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OUT&ABOUT: The mystical Komarock

Thursday September 28 2017

Worshiper on the shrine. Each pilgrim has as

Worshiper on the shrine. Each pilgrim has as story, background and motivation. PHOTO| TOM MWIRARIA 

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Travelling eastwards of Nairobi gave way to loneliness and unspoilt views of Ukambani. The sun bathing the plains with a warm radiance created elusive mirages, further and further ahead. The vehicle cruised through Kangundo and stopped in the sleepy town of Koma.

The GPRS directed me through a dusty track with mammoth ruby boulders of a wondrous kind, resting on each other’s backs. My senses soaked in the warm air as the dry were scrubs ruffled by the light breeze. As I trotted on, startled elderly lizards slithered past and hid in the rock crevices. Soon, I reached a small clearing with two houses and a dais. There was not a soul to be seen. A sign showed the direction to the office. The track would soon reveal a clearing that had concealed under a blanket of turquoise wonder. The air hung silent, and there, stood a dais and two miniature greying stone buildings.

Kilimambogo in the backdrop. PHOTO| TOM

Kilimambogo in the backdrop. PHOTO| TOM MWIRARIA


I had arrived at the Komarock, a revered Kamba sacred place since the mists of time. Elders would arrive there to offer sacrifices at the traditional altars (Ithembo).

They would pray for fertility of Kamba land and protection from pestilence. Season after season they sacrificed to the unknown with unshakable faith that their petitions were answered. They believed that a mystic power resided on those Komarock hills.


Passion of Christ effigies with the passion of

Passion of Christ effigies with the passion of Christ symbolised. PHOTO| TOM MWIRARIA

Mr Mutuku, a caretaker of the shrine reveals that in the dawn of 1830 a Kamba man, only known by the name Mwithi, decided to erect a small hut on top of the rocky outcrop. From there he would watch for Maasai bandits who may attempt an ambush .As Mwithi’s wives went about collecting firewood and grass to thatch their huts, they started seeing apparitions. This is further collaborated by Anna Katungwa, a Kamba writer.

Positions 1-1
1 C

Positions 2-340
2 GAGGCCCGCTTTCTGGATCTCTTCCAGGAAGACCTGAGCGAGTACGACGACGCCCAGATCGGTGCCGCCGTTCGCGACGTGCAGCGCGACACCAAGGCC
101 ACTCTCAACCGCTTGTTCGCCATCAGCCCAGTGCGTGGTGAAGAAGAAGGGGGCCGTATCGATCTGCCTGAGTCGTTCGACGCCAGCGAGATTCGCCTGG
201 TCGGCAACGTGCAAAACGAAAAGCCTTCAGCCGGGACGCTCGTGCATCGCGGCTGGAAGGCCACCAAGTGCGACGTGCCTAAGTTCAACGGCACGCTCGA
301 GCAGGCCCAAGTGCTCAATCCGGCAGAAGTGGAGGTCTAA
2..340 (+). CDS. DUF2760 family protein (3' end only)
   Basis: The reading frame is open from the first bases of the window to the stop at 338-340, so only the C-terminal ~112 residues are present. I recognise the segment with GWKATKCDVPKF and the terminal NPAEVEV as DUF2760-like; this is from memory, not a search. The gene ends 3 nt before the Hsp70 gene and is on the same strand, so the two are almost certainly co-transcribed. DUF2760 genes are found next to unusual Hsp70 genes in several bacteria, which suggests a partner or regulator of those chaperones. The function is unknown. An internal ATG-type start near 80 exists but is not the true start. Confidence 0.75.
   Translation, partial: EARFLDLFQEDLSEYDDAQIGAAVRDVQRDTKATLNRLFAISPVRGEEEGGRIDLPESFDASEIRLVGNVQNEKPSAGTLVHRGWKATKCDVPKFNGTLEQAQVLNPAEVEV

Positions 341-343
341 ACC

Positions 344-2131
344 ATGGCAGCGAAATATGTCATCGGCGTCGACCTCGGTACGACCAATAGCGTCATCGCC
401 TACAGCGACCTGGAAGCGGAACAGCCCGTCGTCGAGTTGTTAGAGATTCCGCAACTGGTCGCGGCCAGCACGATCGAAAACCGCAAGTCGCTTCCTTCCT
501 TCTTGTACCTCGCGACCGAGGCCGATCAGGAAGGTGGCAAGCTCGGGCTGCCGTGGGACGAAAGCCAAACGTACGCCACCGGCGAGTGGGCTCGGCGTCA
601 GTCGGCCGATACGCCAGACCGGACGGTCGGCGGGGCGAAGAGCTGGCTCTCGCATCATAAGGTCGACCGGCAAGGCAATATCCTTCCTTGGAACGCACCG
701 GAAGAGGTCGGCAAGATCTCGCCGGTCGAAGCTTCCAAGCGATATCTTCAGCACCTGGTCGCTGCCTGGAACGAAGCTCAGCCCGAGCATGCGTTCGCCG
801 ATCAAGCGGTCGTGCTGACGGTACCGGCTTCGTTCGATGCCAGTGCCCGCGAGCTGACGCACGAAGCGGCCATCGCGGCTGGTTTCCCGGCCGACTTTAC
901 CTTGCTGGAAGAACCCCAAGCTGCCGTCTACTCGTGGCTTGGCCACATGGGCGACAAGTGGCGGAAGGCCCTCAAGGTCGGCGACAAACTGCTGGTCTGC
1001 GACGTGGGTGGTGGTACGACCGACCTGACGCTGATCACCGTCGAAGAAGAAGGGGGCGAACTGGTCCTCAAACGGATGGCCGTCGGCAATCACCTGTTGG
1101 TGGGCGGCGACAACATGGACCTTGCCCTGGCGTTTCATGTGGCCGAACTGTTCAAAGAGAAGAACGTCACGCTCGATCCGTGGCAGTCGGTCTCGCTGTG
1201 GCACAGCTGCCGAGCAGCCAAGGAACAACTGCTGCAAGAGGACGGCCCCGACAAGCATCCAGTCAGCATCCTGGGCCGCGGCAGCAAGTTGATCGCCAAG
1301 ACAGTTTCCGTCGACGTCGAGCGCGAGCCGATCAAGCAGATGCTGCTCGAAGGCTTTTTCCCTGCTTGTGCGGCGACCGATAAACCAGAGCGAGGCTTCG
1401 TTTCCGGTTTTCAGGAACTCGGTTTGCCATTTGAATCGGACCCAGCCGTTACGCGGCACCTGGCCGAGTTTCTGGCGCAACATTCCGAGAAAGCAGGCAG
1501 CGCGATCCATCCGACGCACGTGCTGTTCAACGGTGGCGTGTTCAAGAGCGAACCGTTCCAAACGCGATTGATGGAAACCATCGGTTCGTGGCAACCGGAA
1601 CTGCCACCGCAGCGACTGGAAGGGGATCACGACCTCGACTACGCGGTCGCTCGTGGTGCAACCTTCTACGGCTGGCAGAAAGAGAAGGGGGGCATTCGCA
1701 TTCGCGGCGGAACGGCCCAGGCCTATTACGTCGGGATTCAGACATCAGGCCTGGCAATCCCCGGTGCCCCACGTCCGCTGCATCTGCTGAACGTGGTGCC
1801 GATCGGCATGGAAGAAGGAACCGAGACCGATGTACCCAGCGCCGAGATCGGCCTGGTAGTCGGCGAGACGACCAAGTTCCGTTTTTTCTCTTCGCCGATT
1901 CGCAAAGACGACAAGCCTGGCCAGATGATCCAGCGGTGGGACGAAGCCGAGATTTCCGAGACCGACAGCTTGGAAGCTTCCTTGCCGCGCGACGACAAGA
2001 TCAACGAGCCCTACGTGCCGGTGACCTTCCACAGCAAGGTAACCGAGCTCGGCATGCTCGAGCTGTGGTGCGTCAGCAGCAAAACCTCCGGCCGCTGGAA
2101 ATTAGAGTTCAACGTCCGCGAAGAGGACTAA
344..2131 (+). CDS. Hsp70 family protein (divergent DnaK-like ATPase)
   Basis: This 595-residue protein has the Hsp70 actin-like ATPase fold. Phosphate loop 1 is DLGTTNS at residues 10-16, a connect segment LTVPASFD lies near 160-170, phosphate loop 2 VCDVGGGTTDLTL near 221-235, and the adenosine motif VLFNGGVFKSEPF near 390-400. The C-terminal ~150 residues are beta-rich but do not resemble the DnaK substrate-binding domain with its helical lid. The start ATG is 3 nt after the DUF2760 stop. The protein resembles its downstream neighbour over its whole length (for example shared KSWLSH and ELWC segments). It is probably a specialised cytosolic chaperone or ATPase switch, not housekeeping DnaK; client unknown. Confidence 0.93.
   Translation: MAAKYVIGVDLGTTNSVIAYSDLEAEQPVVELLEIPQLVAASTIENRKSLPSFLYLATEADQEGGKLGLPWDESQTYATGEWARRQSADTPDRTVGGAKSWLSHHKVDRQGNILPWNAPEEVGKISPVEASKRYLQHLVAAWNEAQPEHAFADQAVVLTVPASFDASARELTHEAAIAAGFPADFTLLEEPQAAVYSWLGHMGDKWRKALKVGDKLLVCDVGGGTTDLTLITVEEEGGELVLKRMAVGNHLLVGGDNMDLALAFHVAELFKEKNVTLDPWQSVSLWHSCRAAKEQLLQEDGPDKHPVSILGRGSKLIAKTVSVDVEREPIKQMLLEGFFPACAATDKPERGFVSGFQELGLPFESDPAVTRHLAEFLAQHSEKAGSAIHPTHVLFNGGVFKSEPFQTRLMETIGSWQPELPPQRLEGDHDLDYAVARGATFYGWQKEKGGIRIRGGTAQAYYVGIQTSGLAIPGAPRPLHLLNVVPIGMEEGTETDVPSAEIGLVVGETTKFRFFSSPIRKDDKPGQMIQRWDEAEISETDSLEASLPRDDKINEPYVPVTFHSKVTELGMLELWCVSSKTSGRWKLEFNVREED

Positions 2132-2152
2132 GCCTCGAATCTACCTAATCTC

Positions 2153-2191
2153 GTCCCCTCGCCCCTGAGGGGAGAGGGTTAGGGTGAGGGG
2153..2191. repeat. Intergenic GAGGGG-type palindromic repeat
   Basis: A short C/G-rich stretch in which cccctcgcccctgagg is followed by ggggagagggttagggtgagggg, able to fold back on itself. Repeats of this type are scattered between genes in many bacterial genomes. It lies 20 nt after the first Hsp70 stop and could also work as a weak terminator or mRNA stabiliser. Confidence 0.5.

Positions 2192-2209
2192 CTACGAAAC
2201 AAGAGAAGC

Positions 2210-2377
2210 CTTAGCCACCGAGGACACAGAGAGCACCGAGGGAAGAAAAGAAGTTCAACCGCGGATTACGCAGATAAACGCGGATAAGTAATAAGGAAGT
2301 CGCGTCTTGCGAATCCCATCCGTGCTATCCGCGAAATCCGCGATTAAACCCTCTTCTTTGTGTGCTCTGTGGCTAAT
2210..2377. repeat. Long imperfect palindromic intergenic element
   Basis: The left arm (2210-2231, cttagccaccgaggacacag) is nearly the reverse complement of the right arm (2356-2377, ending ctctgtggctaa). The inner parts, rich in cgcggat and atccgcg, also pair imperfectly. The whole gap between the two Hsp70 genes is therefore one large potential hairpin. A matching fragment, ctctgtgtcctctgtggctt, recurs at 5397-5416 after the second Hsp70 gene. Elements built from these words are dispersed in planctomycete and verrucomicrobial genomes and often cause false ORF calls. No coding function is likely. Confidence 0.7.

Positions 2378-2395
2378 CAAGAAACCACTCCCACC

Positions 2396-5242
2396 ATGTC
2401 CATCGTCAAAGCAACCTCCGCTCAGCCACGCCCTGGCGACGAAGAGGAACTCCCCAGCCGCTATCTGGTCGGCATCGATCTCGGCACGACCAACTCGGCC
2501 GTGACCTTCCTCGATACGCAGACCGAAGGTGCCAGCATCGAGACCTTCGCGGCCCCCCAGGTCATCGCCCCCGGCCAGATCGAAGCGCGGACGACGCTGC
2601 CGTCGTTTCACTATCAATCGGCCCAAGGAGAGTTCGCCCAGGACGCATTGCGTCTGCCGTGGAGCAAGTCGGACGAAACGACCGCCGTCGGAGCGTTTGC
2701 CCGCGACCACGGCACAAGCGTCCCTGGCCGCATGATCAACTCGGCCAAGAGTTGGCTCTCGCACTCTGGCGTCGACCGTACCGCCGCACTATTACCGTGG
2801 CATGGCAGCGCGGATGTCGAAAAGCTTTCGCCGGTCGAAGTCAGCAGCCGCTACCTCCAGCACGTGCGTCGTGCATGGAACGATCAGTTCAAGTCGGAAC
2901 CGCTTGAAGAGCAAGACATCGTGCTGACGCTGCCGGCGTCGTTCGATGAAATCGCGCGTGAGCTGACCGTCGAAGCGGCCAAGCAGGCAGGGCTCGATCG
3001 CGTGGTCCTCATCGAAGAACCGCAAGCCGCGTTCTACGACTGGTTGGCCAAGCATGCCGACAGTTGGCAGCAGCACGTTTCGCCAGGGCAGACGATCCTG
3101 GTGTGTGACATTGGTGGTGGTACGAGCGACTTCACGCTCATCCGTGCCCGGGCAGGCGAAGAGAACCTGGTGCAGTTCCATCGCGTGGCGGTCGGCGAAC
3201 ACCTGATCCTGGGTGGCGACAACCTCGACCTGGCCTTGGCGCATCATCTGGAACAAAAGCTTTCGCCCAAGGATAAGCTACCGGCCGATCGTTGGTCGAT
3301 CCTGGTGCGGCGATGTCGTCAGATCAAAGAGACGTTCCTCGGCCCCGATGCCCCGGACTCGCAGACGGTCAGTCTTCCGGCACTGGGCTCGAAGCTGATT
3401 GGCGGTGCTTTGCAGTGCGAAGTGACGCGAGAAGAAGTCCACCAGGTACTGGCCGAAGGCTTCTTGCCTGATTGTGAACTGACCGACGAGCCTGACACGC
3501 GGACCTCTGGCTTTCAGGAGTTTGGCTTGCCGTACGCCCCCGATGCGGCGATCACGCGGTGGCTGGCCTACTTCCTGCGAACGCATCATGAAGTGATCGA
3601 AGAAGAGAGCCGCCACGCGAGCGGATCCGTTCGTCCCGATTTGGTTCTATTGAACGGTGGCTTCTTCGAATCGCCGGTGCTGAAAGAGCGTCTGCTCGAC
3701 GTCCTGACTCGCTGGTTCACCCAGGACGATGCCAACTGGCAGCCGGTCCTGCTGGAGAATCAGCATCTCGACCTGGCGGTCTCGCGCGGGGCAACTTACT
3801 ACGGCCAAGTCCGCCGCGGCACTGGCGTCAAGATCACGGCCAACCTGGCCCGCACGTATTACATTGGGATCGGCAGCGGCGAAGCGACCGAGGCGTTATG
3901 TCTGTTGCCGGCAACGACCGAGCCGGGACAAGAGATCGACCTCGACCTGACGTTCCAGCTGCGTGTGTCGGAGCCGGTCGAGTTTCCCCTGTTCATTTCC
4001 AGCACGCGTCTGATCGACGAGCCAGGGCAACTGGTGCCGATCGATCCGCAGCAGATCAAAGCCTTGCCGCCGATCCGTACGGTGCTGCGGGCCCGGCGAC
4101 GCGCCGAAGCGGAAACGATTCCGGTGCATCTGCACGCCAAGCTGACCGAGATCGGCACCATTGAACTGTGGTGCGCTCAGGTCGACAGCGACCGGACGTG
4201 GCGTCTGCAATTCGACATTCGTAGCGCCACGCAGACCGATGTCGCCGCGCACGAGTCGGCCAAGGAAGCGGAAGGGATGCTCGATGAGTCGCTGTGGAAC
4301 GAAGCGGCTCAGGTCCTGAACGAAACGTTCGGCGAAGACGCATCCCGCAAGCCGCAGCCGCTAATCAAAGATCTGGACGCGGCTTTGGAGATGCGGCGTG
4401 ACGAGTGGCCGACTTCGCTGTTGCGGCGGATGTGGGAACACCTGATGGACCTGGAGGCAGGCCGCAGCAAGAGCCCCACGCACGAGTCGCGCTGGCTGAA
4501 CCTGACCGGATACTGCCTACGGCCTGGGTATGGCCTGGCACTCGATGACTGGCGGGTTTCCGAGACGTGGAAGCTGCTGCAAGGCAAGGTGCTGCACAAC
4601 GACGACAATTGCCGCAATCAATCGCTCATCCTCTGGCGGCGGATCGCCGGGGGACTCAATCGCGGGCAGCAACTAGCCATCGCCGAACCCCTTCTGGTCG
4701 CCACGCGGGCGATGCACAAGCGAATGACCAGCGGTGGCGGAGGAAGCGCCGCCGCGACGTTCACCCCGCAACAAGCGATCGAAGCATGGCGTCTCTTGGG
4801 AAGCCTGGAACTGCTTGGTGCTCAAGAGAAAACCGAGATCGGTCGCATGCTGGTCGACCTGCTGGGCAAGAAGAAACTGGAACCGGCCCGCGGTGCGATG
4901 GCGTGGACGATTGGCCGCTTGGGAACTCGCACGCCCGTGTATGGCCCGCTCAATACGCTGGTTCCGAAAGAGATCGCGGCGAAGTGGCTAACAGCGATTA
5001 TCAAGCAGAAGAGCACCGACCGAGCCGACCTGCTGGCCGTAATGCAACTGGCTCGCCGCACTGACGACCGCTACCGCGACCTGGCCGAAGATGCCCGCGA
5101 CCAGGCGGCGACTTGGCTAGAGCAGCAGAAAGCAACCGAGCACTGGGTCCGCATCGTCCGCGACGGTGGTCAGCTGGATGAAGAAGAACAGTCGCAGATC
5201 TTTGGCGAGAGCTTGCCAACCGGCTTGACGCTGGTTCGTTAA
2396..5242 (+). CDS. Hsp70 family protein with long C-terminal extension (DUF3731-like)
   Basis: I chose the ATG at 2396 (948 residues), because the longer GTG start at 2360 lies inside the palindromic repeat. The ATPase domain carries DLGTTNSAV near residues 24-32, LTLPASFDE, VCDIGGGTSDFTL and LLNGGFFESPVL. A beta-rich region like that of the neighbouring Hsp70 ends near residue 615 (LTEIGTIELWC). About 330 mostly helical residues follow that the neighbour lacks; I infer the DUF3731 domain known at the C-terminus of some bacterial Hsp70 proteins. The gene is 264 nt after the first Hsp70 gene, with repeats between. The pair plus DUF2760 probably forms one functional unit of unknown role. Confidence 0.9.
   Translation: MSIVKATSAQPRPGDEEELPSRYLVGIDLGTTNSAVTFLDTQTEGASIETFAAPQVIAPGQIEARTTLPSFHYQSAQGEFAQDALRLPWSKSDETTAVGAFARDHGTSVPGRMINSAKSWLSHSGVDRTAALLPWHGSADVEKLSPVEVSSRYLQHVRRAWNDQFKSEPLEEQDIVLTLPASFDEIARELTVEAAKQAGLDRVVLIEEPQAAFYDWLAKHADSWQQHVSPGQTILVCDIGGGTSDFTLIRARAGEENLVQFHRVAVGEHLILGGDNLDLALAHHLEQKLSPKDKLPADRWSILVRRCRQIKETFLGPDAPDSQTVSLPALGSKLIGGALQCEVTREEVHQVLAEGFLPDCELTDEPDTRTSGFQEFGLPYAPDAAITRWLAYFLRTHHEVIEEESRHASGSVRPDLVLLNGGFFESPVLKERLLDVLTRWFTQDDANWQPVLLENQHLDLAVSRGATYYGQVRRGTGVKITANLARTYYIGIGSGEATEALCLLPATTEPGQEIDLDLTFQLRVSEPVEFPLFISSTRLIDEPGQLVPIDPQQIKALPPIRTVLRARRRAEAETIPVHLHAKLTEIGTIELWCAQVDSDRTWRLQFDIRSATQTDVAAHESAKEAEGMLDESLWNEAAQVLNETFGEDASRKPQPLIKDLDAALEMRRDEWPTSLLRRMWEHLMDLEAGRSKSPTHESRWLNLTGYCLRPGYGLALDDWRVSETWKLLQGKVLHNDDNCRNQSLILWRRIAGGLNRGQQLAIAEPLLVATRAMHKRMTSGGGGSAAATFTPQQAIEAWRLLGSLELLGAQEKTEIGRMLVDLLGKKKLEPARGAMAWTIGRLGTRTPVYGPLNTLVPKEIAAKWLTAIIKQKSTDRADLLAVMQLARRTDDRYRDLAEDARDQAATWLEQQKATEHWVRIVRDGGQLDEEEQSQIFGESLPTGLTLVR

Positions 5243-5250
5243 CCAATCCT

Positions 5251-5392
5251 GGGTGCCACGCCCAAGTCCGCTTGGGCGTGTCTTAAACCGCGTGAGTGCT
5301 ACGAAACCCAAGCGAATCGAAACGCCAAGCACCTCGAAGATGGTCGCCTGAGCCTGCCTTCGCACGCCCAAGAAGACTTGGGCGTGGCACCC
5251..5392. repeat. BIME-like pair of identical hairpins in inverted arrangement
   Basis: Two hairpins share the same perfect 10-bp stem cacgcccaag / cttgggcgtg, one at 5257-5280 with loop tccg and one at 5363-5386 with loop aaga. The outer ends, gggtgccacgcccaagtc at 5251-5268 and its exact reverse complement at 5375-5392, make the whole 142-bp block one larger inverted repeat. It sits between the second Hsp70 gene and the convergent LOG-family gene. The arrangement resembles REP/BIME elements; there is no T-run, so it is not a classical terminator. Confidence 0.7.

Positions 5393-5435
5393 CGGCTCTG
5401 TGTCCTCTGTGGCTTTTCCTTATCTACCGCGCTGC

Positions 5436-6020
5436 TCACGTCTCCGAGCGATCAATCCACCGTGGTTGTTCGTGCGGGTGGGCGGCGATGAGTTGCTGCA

“They would see a vision of a young white woman holding an infant in her arms. They would then bow down and hide their faces from the gleaming sight, only to see it had disappeared into the blues upon looking up again.”


In 1971, a Mowlem Construction company was contacted by the government to construct the Nairobi-Kangundo road. The arduous work of blasting the rocky outcrop to acquire hard-core and ballast began.

A dais at the shrine. PHOTO| TOM MWIRARIA

A dais at the shrine. PHOTO| TOM MWIRARIA

“The elders opposed the move but later agreed that Ithembo be relocated to the foot of a Mugumo tree at the end of the hill. A bag of sugar and two he goats were offered to appease the spirits. Despite the rituals, blasting was very hard. Machinery would break down and the process became slow,” says Mutuku. Strangely, the rocks from other places were easy to blast.
Apparently, there was an eccentric force preventing the rock from being damaged.


He had perched a tent perched on the lonely Komarock hill. One night in the wee hours, he was aroused from sleep by the wails of a child. In the utter dark, the child’s voice said:

“Mom, we will soon have to leave this place, they are destroying our home."

The mother comforted the child saying: "No, my son, we will continue staying here.”

Religious gift shop. PHOTO| TOM MWIRARIA

Religious gift shop. PHOTO| TOM MWIRARIA

The first night the man heard this, he ignored it and went back to sleep. The nondescript conversation however continued for two more nights. When the man, an Israeli contractor, shared his concern with the workers; they downed the tools and the work stopped. Numerous unused holes abandoned on the rocks is a testimony of the bizarre occurrences.


A cleansing ceremony was conducted by Catholic priests and the rock was made a Catholic shrine where pilgrims from near and far come to pray and meditate.

You will see them crying aloud, silently, showing sadness and happiness at the same time.

Devotional house on the hill. PHOTO| TOM

Devotional house on the hill. PHOTO| TOM MWIRARIA

Each pilgrim has as story, background, motivation, but they all have something now in common: they are all religious and have found a place of sprayer and meditation that thousands of religious Christian pilgrims visit every year.

Pilgrims going to the shrine. PHOTO| TOM

Pilgrims going to the shrine. PHOTO| TOM MWIRARIA

They walk up to the Mary Mother of God shrine, an imposing effigy rooted on bizarre history.


Sunset found me on the Komarock hill. I watched with an unwavering gaze as a fiery orange sphere of light gently descended to oblivion and threads of light loitered in the sky. It mixed with the clouds fleeting to the Kilimambogo mountain afar, dyeing the sky with orange, dark blue and hits of pink which slowly dissolved until all that was left of the sunset was a pale mauve. The hues then that melted away in turn as stygian silence took over.

A lone pilgrim had lit a fire at the foot of the hill. Its embers winked up at me, illuminating a mute religious statue along the descend path. I passed by a lonely church on the hill, fearing the building itself and its dark inside.

A Catholic Church on Komarock hill. PHOTO| TOM

A Catholic Church on Komarock hill. PHOTO| TOM MWIRARIA

Such is Komarock, a serene pilgrim’s shrine, hiker’s destination, a mystic hill of quaint views far below.